But this is America. This is our national pastime. And I wasn’t about to look the other way this time. I let Hank down once before and I wasn’t about to do it again. Now you may be asking yourself. Why haven’t I heard about this asterisk? Well it isn’t because I have not been trying. Let me tell you a little story about my trying to reach you, the fan.

Step 1: Have a Foam Asterisk Manufactured

I hit the phones and called the top three foam finger manufacturers. As it turns out I could only find three manufacturers that can make foam Steroid/Asterisks that cheap enough to sell. That is unless you go to China, but I was not about to have our baseball Foam Steroid/Asterisks made in China.

So I called the USA boys.

“Can you make a foam product for me?”

“Sure that’s what we do! What do you need?”

“I need a foam asterisk.”

“Foam asterisk? What for?”

I went on to explain the Foam Steroid/Asterisk. And to make a long story short, they said…

“Oh we can’t do that; we have licensing relationships with MLB.”

When I asked if they would put that in writing one said "we can't make it... we don't want to step on anyone's toes". The other said “I don’t think so” and abruptly hung up on me.

I felt a bit like I was back in that Illinois basement. Silence.

Gosh they sure are skittish I thought. The bottom line was neither would manufacture the asterisk… period. And I don’t think it would have mattered how much I would have paid them.

Finally I found a guy in Texas who said "I'm retiring in a few years and I like the idea...

I'll make them for you.” Thank god for the Texas folk… good baseball fans down there. Now we have our tool for speaking out! A foam asterisk.

Step 2: Find Retailers Who Will Sell the Foam Asterisk

On the phones again. Calls to Chicago, New York, St. Louis. Call after call to retailers that sell products to baseball fans. Call after call.

Well it didn’t take to long before I could recite their reply. “Sure we think we can sell them... but we have licensing deals with MLB and we don’t really want to jeopardize our licensing relationships.”

Okay, I guess I understand. I am a business major and I guess I might feel the same as them. But it did bother me; the influence one big industry can have over independent store owners. But that’s okay I guess. I’m a big boy. There’s more than one way to sell a foam Steroid/Asterisk.

Step 3: If Step Two Does Not Work Sell Them Yourself

Honestly, I began to wonder if there was even a market for the foam Steroid/Asterisk. Do the fans really even want to speak out? Do they even want a foam Steroid/Asterisk. We launched our website.

I figured I’d call a few radio stations and see about some good old fashioned radio publicity! That’s worked for other people right?

But living is learning and did you know that most baseball related talk shows are owned or are a part of the ABC/ESPN family? A lot of shows rely on cozy relationships with MLB and as you might expect they were not too eager to have me on the air discussing the topic of the steroid era.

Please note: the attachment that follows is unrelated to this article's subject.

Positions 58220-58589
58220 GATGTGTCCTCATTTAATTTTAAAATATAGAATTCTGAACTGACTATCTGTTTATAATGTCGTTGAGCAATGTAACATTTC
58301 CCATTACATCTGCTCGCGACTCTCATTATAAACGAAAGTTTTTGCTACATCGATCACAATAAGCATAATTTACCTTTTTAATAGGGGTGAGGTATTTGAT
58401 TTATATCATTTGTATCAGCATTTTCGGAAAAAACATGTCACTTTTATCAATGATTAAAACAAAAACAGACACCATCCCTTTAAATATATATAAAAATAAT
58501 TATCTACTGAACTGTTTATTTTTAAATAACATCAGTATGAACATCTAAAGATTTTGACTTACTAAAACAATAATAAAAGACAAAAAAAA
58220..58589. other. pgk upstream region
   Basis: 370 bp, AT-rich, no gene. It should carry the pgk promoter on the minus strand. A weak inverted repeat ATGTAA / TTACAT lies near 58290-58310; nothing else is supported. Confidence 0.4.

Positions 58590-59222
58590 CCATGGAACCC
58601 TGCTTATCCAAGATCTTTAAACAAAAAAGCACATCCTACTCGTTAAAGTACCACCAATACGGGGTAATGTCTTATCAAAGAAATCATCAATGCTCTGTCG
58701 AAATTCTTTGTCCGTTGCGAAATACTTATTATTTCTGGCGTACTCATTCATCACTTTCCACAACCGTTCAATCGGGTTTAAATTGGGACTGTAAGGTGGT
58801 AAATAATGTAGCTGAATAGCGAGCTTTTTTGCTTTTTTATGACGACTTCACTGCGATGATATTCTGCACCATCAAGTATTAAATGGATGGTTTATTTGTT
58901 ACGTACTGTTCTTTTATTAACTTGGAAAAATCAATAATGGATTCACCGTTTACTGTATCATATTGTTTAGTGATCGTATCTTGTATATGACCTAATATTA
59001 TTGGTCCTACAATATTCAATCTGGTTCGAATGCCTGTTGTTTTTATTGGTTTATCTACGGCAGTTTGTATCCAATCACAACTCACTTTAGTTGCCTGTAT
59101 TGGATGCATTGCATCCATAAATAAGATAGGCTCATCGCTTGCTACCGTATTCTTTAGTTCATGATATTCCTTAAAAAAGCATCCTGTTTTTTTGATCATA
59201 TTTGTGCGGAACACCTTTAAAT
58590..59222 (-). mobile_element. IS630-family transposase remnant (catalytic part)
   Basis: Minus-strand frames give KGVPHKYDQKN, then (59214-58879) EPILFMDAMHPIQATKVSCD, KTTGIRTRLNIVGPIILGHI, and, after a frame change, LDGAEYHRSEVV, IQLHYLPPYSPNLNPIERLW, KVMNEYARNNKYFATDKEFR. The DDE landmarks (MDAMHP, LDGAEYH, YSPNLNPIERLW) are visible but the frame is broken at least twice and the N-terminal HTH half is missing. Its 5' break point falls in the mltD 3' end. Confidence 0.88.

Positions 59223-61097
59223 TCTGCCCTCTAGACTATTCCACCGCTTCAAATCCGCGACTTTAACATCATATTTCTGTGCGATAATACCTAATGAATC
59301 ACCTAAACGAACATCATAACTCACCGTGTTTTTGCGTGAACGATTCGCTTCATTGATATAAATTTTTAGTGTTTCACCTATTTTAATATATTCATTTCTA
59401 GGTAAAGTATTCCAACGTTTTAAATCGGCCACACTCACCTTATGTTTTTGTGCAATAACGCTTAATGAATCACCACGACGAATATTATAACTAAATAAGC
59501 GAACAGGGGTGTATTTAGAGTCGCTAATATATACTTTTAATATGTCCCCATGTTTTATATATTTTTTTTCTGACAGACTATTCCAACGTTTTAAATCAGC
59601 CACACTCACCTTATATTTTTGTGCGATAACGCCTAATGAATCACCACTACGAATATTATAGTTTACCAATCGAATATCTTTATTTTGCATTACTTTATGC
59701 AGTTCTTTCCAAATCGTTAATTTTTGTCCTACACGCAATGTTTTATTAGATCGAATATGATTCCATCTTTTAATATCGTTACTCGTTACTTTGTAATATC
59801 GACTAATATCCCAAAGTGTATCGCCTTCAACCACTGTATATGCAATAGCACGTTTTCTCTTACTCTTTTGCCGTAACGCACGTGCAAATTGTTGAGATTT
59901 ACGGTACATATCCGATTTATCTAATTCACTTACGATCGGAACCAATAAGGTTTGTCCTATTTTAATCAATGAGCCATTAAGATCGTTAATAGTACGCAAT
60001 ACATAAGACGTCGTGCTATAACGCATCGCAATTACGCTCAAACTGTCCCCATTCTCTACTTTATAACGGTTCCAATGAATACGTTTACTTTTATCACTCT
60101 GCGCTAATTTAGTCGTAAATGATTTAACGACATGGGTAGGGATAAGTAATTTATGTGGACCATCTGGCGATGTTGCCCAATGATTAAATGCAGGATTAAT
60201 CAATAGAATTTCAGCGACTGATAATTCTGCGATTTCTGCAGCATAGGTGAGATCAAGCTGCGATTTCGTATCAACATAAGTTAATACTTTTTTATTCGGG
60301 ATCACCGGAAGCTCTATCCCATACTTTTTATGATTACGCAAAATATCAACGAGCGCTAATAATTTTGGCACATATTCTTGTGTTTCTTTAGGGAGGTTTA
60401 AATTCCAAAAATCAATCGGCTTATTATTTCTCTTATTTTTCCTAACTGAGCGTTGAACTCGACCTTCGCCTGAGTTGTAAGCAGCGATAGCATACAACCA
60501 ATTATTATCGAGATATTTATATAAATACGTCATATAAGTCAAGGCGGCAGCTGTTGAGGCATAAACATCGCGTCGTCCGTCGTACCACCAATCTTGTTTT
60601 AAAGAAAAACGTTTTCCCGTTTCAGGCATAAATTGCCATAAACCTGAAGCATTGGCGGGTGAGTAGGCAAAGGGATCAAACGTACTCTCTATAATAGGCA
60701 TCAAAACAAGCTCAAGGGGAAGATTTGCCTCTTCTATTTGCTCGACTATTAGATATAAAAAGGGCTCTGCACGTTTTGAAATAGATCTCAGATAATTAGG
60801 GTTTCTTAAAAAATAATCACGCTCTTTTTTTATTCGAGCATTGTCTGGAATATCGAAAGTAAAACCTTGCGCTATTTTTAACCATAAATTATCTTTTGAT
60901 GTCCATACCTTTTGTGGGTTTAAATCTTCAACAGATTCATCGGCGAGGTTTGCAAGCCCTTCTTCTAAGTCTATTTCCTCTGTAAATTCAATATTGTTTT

But hard work pays off and I managed to find some radio stations that weren’t beholden to the folks at Major League Baseball. Phone interviews with Seattle, Tampa and Mississippi followed. Generally they were smaller stations but nevertheless I was reaching some baseball fans. They were small radio stations but they were independent and I was reaching some baseball fans.

And sure enough the Foam Steroid/Asterisk began to sell. Orders came in and we packed them in pizza boxes and sent them off. Still it was hardly the movement I had hoped for and while it wasn’t total silence like in the Illinois basement the impact on the national dialogue was minimal at best. And Hank Aaron’s accomplishments were once again on their way to being hammered as voices were muted.

The season was dragging along so my Dodger fan wife and I packed up a hundred asterisks and headed four miles down the road to Dodger Stadium. I should probably tell you that both of us are chickens when it comes to selling stuff but off we went. And we hadn’t sold more than fifty asterisks before the horse backed policemen rode toward us and we ran away. But the fans were into the Foam Steroid/Asterisk! There were kindred souls who felt like we did. There was a demand to be heard.

We rushed home and anxiously watched the game on television as the legendary Vin Scully called the game. Certainly he would mention the fans in the stands with asterisks. Alas no... not a word.

That’s okay we thought. Maybe he didn’t see them. Maybe we got our hopes up a bit too high. But they were there. Foam Steroid/Asterisks in a Major League Stadium. At least fifty fans unified in spirit and foam.

Time passed as we plodded forth with our effort. More phone calls. More emails. We even sent one to every member of congress who was working on the steroid scandal.

The season chugged along, the Cubs were constantly losing, and I began to fret… and the phone rang.

The New York Post to the Rescue?

On the other end of the line a voice said, “Are the guy that sells the asterisk.” “That’s me.”